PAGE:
Jacobs Field celebration or trip to Boston?
CLEVELAND -- It takes a big man to own up to failure, and there's been no shortage of accountability in the American League Championship Series.Red Sox starter Curt Schilling made the most noteworthy mea culpa, dropping by the interview room unannounced Saturday night in Boston and ripping himself for coming up small in a big game. Schilling's personal catharsis regarding his Game 2 performance came a night after Cleveland ace C.C. Sabathia chided himself for a failure to challenge hitters and pitch with the requisite aggressiveness in Game 1.
I feel fresh. My arm feels good. I really can't point to that and say it's the reason why I haven't been good these last two games.
--Indians Game 5 starter C.C. Sabathia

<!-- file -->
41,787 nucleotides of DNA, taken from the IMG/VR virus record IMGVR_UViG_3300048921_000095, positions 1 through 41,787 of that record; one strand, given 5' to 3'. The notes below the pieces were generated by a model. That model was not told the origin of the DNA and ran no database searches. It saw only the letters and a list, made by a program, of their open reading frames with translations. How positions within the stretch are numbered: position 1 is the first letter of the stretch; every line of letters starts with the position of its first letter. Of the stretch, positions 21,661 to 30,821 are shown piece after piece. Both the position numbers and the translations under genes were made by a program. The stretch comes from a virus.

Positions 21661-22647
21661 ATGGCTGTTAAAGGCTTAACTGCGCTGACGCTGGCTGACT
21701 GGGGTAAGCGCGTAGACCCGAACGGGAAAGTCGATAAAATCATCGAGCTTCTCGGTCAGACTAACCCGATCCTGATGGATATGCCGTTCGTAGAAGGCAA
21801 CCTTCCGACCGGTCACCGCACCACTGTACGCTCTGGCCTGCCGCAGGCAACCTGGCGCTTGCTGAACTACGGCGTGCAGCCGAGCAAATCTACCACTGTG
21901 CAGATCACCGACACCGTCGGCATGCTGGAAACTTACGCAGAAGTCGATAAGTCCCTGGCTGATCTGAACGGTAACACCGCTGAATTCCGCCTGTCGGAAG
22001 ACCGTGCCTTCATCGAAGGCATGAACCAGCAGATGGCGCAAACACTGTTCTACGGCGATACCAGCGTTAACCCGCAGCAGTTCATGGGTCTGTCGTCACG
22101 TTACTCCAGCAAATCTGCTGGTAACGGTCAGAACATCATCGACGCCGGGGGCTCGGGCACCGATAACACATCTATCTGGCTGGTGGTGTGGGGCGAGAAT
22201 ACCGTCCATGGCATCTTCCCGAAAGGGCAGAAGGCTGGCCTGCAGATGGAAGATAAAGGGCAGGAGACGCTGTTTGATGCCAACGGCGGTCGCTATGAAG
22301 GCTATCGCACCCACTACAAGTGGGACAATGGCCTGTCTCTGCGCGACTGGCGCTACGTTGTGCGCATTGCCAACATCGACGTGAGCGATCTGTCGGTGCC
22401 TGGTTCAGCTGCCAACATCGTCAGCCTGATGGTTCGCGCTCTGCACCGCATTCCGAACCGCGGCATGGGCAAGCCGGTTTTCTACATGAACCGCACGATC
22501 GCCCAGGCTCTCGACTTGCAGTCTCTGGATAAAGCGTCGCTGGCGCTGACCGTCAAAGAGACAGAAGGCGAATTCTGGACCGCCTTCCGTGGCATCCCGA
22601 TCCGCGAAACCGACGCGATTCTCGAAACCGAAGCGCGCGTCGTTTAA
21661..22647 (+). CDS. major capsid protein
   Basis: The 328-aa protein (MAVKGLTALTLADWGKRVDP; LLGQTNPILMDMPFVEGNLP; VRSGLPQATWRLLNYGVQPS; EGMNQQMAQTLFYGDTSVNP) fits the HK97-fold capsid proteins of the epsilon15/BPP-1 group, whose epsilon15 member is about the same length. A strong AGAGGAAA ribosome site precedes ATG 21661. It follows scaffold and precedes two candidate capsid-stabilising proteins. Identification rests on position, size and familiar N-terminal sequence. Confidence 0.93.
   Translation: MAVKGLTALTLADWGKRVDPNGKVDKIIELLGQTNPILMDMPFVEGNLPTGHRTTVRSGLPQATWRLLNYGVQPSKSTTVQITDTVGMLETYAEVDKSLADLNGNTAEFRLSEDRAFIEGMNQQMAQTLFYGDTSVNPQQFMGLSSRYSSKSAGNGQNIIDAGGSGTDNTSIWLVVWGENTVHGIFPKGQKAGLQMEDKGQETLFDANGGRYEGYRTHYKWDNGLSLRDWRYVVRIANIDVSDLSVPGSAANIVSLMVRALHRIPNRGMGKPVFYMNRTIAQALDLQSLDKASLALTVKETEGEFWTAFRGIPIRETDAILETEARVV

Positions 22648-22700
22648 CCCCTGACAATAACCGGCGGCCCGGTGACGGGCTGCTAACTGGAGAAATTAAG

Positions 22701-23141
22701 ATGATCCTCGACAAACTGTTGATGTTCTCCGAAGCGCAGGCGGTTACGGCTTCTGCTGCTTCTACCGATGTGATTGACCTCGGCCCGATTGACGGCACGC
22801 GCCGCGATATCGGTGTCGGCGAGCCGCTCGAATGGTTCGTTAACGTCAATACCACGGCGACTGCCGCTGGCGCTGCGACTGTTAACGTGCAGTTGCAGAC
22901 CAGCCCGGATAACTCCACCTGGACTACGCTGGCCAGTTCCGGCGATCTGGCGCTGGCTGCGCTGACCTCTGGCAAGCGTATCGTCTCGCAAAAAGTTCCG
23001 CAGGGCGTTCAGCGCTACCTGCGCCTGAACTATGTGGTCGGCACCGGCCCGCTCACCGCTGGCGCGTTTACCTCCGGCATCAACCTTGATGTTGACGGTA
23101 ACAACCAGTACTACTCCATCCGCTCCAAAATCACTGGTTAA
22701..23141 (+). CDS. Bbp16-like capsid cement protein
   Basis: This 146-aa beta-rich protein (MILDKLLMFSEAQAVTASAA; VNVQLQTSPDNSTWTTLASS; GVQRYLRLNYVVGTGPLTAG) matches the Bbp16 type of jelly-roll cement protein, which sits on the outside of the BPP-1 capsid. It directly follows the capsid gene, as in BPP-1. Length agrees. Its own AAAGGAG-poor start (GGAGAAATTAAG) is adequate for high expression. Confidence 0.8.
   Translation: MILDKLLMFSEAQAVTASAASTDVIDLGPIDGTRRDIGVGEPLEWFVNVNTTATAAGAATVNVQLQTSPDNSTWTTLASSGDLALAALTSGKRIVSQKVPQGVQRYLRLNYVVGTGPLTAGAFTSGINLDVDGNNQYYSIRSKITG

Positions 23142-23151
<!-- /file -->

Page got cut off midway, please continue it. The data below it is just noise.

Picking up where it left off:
The question is, which Sabathia will show Thursday night in Game 5? The hard-throwing, strike-dispensing machine who went 19-7 to insert himself in the thick of the Cy Young Award race, or the tentative C.C. who has a 10.61 ERA in two postseason starts against New York and Boston?Sabathia's October stat line looks like something out of the Daniel Cabrera catalogue. He's thrown 106 strikes and 93 balls and lasted a total of 9 1/3 innings in two appearances, putting lots of strain on a Cleveland bullpen that's accustomed to kicking back and enjoying the view when he's on the slab. Naturally, several theories are making the rounds for Sabathia's travails. Fatigue, for starters. Sabathia led the major leagues with 241 innings and ranked sixth in number of pitches thrown during the regular season. Factor in the playoffs, and Sabathia now leads the pack with 3,781 pitches thrown -- one more than Carlos Zambrano of the Cubs. Sabathia has declined to use his onerous workload as an excuse for his lack of results, and he refused to take the bait again Wednesday. "I feel fresh," he said. "My arm feels good. I really can't point to that and say it's the reason why I haven't been good these last two games." Other possible explanations: (1) Sabathia is letting his emotions get the best of him, (2) he's too caught up in trying to make the perfect pitch rather than just letting the ball fly and (3) it didn't help that he had to cope with Bruce Froemming's minuscule strike zone during the Division Series. During Wednesday's workout at Jacobs Field, Sabathia focused on details. He concentrated on staying taller in his delivery and throwing the ball downhill, after straying from that approach in Boston. Sabathia certainly didn't seem uptight when he entered the Cleveland clubhouse shortly before batting practice, plopped down on a couch and caught a few minutes of the Rob Schneider comedy "Benchwarmers" on a big-screen TV. The Indians say Sabathia, 27, is a different guy from the young pitcher who once got flustered by inconsistent umpiring or a broken-bat single. Nevertheless, catcher Victor Martinez will be monitoring Sabathia closely and is likely to make a mound visit or two if he sees Sabathia's heart pounding through his jersey. "In the past, anything small could have taken him out of his game," Martinez said. "But it's not an issue for him or the team anymore. He knows what he needs to do to get out of jams now. He's definitely 100 percent mature as a pitcher." Still, there's such a thing as a "statement" game, and if Sabathia is going to elevate his status, now is the time. He'll be taking on 20-game winner Josh Beckett before 44,000 supportive fans, with the added incentive of saving the Indians a trip to Boston -- where the mood can always shift from sunny to panic-stricken very quickly for an opponent.